Fox-1B, AO-91 or AMSAT OSCAR 91 is an American amateur radio satellite. It is a 1U Cubesat, was built by the AMSAT-NA and carries a single-channel transponder for FM radio. The satellite has a whip antenna for the 70cm and 23cm bands (uplink), and a second antenna for the 2m band (downlink). Fox-1B is the second amateur radio satellite of the Fox series of AMSAT North America.
|Manufacturer||Vanderbilt University, Radio Amateur Satellite Corporation|
|Launch mass||1.3 kilograms (2.9 lb)|
|Dimensions||10 by 10 by 10 centimetres (3.9 in × 3.9 in × 3.9 in)|
|Start of mission|
|Launch date||18 November 2017, 09:47 UTC|
|Rocket||Delta II 7929-10C|
|Launch site||Vandenberg SLC-2W|
|Semi-major axis||7,013 kilometres (4,358 mi)|
|Perigee altitude||461.3 kilometres (286.6 mi)|
|Apogee altitude||823.7 kilometres (511.8 mi)|
|Epoch||24 June 2018|
To facilitate a satellite launch as part of NASA's Educational Launch of Nanosatellites (ELaNa) program, the satellite carries a student experiment conducted by Vanderbilt University's Institute for Space and Defense Electronics. The RadFx experiment at this institute hosts four payloads for the study of radiation effects on commercially available electronic components. So it should be tested electronic components "off the shelf" under space conditions. The payload of AMSAT North America is a single-channel FM converter from UHF to VHF. After successful launch, the satellite was assigned the OSCAR number 91.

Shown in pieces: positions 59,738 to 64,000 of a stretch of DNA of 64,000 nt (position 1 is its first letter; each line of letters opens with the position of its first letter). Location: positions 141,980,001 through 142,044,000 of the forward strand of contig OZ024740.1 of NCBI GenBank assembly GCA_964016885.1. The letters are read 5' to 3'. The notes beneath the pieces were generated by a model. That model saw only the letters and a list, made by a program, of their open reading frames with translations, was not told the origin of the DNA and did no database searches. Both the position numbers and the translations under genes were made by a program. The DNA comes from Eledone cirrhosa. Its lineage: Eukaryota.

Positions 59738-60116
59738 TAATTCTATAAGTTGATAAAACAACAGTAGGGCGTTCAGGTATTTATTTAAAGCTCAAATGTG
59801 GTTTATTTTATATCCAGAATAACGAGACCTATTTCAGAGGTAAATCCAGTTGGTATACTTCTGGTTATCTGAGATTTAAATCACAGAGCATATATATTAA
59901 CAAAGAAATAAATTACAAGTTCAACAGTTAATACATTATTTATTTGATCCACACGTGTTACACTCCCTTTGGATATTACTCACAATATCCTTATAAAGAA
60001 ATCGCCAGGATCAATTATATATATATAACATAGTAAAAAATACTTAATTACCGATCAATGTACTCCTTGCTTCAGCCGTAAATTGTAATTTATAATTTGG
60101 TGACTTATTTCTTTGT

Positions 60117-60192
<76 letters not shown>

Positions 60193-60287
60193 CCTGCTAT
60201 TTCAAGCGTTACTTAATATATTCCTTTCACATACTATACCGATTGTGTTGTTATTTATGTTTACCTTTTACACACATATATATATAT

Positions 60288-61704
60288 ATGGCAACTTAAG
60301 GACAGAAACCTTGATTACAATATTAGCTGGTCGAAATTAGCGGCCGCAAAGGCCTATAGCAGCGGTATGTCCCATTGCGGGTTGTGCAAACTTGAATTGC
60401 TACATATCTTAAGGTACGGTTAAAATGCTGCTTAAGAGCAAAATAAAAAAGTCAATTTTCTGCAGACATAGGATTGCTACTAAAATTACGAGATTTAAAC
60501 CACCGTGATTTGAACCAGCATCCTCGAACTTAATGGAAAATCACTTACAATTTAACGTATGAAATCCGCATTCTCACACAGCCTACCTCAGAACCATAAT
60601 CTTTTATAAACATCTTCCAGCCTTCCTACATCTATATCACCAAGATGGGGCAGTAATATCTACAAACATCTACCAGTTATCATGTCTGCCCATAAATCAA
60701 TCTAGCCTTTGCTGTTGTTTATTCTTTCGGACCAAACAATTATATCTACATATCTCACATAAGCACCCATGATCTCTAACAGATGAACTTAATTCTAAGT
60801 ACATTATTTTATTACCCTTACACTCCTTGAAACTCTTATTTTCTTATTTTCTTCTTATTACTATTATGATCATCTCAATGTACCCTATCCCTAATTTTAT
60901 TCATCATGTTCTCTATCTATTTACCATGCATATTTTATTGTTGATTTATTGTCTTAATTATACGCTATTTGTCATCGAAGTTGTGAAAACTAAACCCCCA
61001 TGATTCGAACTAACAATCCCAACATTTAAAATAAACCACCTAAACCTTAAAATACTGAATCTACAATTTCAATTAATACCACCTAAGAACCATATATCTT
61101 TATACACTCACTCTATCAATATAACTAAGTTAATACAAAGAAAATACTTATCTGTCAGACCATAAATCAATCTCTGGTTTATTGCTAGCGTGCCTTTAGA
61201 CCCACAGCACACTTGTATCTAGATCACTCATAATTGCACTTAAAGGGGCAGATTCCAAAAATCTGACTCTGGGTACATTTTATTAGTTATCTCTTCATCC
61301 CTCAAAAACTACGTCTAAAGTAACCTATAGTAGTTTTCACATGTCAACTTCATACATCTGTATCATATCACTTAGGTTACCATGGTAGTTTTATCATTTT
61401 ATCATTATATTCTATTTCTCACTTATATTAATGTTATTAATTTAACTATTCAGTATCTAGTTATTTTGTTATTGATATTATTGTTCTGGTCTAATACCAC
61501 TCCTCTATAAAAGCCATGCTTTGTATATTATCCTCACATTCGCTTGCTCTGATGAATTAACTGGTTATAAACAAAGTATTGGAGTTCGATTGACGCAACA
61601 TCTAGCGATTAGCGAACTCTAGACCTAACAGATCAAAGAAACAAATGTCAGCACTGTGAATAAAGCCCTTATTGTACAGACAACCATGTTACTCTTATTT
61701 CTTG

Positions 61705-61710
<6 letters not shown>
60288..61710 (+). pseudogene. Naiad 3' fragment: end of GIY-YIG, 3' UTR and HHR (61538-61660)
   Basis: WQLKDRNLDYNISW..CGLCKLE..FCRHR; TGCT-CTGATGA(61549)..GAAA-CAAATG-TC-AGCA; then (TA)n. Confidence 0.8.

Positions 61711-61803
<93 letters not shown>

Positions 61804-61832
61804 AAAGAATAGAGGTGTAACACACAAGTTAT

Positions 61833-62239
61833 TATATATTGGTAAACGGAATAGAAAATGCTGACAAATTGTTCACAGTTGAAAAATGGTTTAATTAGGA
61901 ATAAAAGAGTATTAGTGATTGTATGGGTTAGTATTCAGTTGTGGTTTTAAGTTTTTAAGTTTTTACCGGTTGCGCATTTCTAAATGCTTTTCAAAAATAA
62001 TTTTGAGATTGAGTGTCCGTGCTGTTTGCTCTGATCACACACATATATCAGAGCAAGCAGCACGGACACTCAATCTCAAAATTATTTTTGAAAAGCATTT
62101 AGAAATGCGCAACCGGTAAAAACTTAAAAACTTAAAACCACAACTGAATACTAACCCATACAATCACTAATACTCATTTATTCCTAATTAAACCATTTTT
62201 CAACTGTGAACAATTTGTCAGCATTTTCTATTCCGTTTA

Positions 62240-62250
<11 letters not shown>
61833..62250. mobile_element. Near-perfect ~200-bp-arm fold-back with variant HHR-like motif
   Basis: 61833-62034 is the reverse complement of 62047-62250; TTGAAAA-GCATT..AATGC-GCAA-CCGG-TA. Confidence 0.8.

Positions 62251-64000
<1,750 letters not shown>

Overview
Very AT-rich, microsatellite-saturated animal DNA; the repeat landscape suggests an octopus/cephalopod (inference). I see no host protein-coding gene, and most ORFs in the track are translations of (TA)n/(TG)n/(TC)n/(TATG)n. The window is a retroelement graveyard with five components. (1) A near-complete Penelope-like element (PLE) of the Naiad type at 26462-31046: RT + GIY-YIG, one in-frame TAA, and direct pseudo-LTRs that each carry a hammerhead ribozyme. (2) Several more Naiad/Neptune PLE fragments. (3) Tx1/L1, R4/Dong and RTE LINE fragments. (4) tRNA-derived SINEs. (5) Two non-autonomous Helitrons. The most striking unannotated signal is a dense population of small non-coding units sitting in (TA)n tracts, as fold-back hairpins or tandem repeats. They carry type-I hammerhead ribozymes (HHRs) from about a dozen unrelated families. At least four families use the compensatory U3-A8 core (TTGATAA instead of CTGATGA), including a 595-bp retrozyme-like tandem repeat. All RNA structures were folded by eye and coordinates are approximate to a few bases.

The satellite was launched on November 18, 2017, with a Delta II rocket, along with the main payload Joint Polar Satellite System and 4 other Cubesat satellites (MiRaTA, Buccaneer RMM, EagleSat and MakerSat 0) from Vandenberg Air Force Base. After only a few hours, telemetry was received and the transponder put into operation.
|145.960 MHz downlink||FM|
|435.250 MHz uplink||67.0 Hz CTCSS|
- "AO-92". NSSDCA. NASA GSFC. Retrieved 2018-06-24.
- "FOX-1B (RADFXSAT AO-91)". n2yo.com. Retrieved 2018-06-24.
- "RadFxSat (Fox-1B) Launched, Designated AMSAT-OSCAR 91 (AO-91)". Trevor Essex. Retrieved 2018-06-24.
- www.amsat.org (PDF)